The Newfoundland and Labrador government says if three fish plants in the province close permanently, it will help displaced workers. But the mayor of a town that lost its plant more than a year ago said government has been no help at all.
On Monday the word came down that three P. Janes and Sons seafood processing plants would be closing, affecting more than 300 workers.
Trinity Bay North Mayor Brendan Peters thinks there's a double standard. Peters said that Grand Falls-Windsor got a task force for long-term job creation when the town lost its paper mill, while fishing communities have gotten nothing.
"Since our plant closed, I don't recall one minister that came down the Bonavista Peninsula to help us in any way," said Peters.
Last May, seven communities in the province formally admitted their fish plants will never re-open.
The province spent $2.4 million in 2012 assisting workers in those communities. A committee was formed, made up of several government ministers, which promised to provide help for workers in retraining and applying for new jobs, as well as a make-work period to help people qualify for EI benefits.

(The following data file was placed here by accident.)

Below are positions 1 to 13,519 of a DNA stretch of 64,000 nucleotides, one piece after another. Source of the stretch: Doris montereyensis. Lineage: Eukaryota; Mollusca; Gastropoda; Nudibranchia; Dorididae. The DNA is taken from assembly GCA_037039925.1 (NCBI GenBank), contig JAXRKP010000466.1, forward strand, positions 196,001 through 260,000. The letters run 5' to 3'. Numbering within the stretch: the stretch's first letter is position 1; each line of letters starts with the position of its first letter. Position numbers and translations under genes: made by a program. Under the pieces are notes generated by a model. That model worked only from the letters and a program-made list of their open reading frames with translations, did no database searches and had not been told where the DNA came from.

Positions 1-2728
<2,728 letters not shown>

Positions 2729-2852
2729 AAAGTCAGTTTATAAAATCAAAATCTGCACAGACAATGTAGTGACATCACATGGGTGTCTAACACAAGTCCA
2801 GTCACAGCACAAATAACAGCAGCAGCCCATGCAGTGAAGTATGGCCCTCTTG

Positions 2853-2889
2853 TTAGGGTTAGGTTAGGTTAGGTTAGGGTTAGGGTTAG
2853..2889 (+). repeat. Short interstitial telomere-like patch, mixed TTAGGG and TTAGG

Now nearly a year later, the communities of Salvage, Hant's Harbour and Jackson's Arm will face the same dilemma.
Peters thinks it's unfair that rural areas don't get the same attention from the province in these situations.
"But we didn't get any help like that, nothing at all … like I said it's a job to get a meeting with them — and if we get a meeting it's like — oh 20 minutes and they're gone again. It's like we're a joke."
Fisheries Minister Derrick Dalley said if the fish plants in Salvage, Hant's Harbour and Jackson's Arm are permanently closed, the workers will get help from the province.
"Well, we'll do all we can," said Dalley. "Certainly as minister I will do all I can to work with these communities, for sure."
The Barry Group said it was purchasing most of the equipment from the three P. Janes and Sons plants, and hopes to hire most of the displaced workers.